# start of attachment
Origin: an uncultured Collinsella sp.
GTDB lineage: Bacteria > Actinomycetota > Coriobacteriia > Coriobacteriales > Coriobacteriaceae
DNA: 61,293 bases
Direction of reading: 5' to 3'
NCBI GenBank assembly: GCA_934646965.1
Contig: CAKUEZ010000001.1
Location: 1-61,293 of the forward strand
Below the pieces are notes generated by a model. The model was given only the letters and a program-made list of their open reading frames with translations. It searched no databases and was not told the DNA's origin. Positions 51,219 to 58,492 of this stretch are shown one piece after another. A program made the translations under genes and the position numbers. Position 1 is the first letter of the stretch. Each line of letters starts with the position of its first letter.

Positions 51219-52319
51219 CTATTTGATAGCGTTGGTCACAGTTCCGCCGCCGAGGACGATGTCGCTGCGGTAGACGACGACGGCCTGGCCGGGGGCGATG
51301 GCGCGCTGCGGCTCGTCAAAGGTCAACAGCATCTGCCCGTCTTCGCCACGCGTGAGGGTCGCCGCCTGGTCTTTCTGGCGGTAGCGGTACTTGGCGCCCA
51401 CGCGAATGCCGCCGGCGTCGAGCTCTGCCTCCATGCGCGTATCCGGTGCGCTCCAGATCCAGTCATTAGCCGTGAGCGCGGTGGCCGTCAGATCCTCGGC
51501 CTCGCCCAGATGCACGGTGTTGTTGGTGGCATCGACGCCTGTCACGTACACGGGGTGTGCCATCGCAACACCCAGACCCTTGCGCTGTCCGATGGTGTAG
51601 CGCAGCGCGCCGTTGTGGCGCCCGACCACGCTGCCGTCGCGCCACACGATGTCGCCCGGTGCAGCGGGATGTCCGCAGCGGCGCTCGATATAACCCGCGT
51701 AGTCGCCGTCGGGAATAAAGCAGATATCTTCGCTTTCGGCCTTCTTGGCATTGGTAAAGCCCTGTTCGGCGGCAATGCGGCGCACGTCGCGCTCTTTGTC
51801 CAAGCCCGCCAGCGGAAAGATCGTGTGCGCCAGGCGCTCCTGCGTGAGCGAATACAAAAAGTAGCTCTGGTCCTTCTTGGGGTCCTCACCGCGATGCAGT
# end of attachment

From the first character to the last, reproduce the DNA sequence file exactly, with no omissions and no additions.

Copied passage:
Origin: an uncultured Collinsella sp.
GTDB lineage: Bacteria > Actinomycetota > Coriobacteriia > Coriobacteriales > Coriobacteriaceae
DNA: 61,293 bases
Direction of reading: 5' to 3'
NCBI GenBank assembly: GCA_934646965.1
Contig: CAKUEZ010000001.1
Location: 1-61,293 of the forward strand
Below the pieces are notes generated by a model. The model was given only the letters and a program-made list of their open reading frames with translations. It searched no databases and was not told the DNA's origin. Positions 51,219 to 58,492 of this stretch are shown one piece after another. A program made the translations under genes and the position numbers. Position 1 is the first letter of the stretch. Each line of letters starts with the position of its first letter.

Positions 51219-52319
51219 CTATTTGATAGCGTTGGTCACAGTTCCGCCGCCGAGGACGATGTCGCTGCGGTAGACGACGACGGCCTGGCCGGGGGCGATG
51301 GCGCGCTGCGGCTCGTCAAAGGTCAACAGCATCTGCCCGTCTTCGCCACGCGTGAGGGTCGCCGCCTGGTCTTTCTGGCGGTAGCGGTACTTGGCGCCCA
51401 CGCGAATGCCGCCGGCGTCGAGCTCTGCCTCCATGCGCGTATCCGGTGCGCTCCAGATCCAGTCATTAGCCGTGAGCGCGGTGGCCGTCAGATCCTCGGC
51501 CTCGCCCAGATGCACGGTGTTGTTGGTGGCATCGACGCCTGTCACGTACACGGGGTGTGCCATCGCAACACCCAGACCCTTGCGCTGTCCGATGGTGTAG
51601 CGCAGCGCGCCGTTGTGGCGCCCGACCACGCTGCCGTCGCGCCACACGATGTCGCCCGGTGCAGCGGGATGTCCGCAGCGGCGCTCGATATAACCCGCGT
51701 AGTCGCCGTCGGGAATAAAGCAGATATCTTCGCTTTCGGCCTTCTTGGCATTGGTAAAGCCCTGTTCGGCGGCAATGCGGCGCACGTCGCGCTCTTTGTC
51801 CAAGCCCGCCAGCGGAAAGATCGTGTGCGCCAGGCGCTCCTGCGTGAGCGAATACAAAAAGTAGCTCTGGTCCTTCTTGGGGTCCTCACCGCGATGCAGT